U.S. home prices rose more than was anticipated for the month of February, according to new data from the S&P/Case-Shiller U.S. National Home Price Index. This happened as homebuyer demand continues to outweigh supply in the housing market.
The national home price index jumped 5.8 percent in February, while analysts were expecting home prices to climb by 5.7 percent for the month, according to Thomson Reuters consensus estimates. This represents the most gains in 32 months.
David Blitzer, managing director and chairman of the index committee at S&P Dow Jones Indices, said the low stock of existing homes for sale — currently about 3.8 months worth of supply at current sales rates — is bolstering the price increases across the board.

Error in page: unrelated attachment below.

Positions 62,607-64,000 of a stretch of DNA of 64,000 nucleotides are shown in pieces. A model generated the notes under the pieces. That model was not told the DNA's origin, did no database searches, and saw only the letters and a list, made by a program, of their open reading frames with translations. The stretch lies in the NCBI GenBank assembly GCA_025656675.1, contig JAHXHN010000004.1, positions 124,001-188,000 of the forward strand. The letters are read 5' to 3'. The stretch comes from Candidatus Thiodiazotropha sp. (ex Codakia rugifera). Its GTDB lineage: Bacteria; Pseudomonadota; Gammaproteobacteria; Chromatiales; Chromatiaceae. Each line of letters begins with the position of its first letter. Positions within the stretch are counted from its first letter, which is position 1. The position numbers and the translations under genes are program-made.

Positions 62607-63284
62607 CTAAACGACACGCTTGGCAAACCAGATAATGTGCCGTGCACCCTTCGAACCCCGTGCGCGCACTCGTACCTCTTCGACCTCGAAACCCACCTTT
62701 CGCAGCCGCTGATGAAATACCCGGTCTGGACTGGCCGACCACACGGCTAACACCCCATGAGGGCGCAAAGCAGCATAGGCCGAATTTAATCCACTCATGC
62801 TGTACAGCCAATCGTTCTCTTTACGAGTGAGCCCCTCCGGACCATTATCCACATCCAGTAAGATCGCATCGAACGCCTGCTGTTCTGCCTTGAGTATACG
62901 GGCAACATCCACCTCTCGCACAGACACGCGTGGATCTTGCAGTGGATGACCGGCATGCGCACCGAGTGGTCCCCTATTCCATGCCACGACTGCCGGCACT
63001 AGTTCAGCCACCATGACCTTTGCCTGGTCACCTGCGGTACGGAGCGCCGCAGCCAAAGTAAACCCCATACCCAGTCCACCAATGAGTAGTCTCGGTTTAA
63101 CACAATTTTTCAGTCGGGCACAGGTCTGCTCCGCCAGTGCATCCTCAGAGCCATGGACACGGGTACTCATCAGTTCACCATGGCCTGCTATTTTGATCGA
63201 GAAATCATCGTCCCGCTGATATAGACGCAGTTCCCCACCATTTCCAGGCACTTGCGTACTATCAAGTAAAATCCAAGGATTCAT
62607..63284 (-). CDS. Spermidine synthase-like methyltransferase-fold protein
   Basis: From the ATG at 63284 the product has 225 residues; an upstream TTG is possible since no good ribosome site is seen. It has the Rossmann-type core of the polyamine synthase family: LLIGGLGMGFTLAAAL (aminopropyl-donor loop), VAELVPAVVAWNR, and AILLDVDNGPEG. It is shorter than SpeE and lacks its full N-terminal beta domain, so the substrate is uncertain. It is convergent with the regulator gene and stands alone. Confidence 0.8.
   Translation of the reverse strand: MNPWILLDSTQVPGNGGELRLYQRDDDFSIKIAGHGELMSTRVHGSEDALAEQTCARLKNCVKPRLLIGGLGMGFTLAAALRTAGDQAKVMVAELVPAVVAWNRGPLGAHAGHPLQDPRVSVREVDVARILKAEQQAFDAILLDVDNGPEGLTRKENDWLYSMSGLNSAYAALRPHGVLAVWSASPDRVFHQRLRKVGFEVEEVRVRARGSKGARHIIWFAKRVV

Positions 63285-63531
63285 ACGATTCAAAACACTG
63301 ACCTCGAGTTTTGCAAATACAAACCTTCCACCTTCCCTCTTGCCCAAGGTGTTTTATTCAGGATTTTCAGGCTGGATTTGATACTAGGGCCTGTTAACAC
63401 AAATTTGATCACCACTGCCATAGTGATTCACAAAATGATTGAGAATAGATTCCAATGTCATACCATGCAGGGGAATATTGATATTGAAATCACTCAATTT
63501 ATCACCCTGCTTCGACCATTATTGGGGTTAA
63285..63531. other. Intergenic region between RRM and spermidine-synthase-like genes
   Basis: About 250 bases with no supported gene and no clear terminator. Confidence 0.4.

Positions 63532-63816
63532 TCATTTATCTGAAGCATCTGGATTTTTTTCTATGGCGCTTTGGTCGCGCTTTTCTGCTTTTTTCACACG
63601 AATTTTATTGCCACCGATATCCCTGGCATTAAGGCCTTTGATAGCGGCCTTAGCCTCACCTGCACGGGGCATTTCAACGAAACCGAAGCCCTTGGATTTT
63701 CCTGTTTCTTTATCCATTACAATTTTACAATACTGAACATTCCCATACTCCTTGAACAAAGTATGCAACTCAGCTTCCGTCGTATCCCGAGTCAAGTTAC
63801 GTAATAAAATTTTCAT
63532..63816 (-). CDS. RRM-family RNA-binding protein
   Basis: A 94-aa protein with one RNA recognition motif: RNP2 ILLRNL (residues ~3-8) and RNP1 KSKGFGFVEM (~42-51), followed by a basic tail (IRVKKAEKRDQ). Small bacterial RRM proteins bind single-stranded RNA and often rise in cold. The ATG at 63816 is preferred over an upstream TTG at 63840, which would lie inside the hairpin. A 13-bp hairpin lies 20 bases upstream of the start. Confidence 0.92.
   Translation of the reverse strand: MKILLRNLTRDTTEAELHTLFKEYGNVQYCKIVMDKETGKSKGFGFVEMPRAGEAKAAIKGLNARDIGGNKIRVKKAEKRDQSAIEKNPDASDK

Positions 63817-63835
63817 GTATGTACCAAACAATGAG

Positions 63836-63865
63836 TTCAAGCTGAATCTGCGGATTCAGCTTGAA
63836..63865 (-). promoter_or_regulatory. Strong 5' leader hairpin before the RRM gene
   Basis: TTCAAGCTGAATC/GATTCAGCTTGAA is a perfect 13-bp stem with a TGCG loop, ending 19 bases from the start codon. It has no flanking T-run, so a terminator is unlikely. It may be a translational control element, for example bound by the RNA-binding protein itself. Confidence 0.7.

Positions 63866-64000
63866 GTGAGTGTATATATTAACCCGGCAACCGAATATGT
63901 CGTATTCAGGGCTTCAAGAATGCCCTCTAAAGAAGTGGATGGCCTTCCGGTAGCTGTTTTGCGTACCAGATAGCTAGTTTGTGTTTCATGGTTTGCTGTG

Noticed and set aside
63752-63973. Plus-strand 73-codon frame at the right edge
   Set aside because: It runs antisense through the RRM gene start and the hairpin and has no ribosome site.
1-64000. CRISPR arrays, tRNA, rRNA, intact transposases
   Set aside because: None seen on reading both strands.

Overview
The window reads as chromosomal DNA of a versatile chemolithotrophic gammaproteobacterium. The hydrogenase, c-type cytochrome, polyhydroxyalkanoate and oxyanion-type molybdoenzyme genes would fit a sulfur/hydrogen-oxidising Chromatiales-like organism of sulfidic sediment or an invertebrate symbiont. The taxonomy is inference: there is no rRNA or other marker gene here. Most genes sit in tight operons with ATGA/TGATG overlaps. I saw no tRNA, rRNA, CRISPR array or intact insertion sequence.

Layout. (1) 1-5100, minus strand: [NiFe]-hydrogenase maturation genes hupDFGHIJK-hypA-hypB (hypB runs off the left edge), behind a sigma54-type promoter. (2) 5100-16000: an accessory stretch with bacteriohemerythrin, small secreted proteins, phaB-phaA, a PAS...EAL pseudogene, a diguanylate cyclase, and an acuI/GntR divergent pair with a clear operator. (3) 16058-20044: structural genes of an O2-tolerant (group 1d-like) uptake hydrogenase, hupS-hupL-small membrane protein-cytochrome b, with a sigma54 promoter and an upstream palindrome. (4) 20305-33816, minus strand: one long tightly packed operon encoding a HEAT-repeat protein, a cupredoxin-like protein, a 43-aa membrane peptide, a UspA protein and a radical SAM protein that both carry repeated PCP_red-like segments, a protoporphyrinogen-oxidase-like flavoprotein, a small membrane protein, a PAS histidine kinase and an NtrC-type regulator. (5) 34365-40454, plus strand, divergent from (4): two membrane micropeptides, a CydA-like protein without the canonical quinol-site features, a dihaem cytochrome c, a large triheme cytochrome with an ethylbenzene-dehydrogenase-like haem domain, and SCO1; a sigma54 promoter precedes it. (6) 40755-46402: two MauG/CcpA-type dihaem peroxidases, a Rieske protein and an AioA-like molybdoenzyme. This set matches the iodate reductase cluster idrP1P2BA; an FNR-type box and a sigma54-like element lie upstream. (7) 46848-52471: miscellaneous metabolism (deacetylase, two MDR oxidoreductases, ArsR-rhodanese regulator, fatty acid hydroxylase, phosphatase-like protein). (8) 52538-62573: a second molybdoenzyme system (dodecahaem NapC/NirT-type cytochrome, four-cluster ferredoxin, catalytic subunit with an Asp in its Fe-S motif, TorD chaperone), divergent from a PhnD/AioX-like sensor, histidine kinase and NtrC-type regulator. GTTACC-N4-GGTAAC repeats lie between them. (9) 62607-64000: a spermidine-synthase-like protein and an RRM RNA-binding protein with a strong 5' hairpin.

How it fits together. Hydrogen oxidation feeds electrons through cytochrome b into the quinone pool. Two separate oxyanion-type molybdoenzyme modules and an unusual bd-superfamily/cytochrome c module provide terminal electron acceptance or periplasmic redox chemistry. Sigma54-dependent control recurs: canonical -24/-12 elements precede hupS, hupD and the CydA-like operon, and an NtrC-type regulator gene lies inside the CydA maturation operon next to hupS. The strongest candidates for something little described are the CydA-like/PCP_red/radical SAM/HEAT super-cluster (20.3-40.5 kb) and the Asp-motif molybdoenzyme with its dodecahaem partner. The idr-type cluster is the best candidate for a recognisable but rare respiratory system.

"Housing affordability has declined since 2012 as the pressure of higher prices has been a larger factor than stable to lower mortgage rates," Blitzer added.
The cities with the biggest annual price gains in February were Seattle, Portland, Oregon and Dallas, according to the groups' index.
U.S. home price gains last reached a 31-month high in January. Of the nation's 20 largest cities reporting that month, three reached their all-time highs in January: Seattle,
The S&P CoreLogic Case-Shiller Indices is a monthly report published on the last Tuesday of each month and tracks the price path of typical single-family homes located in each metropolitan area provided.
— Reuters contributed to this report.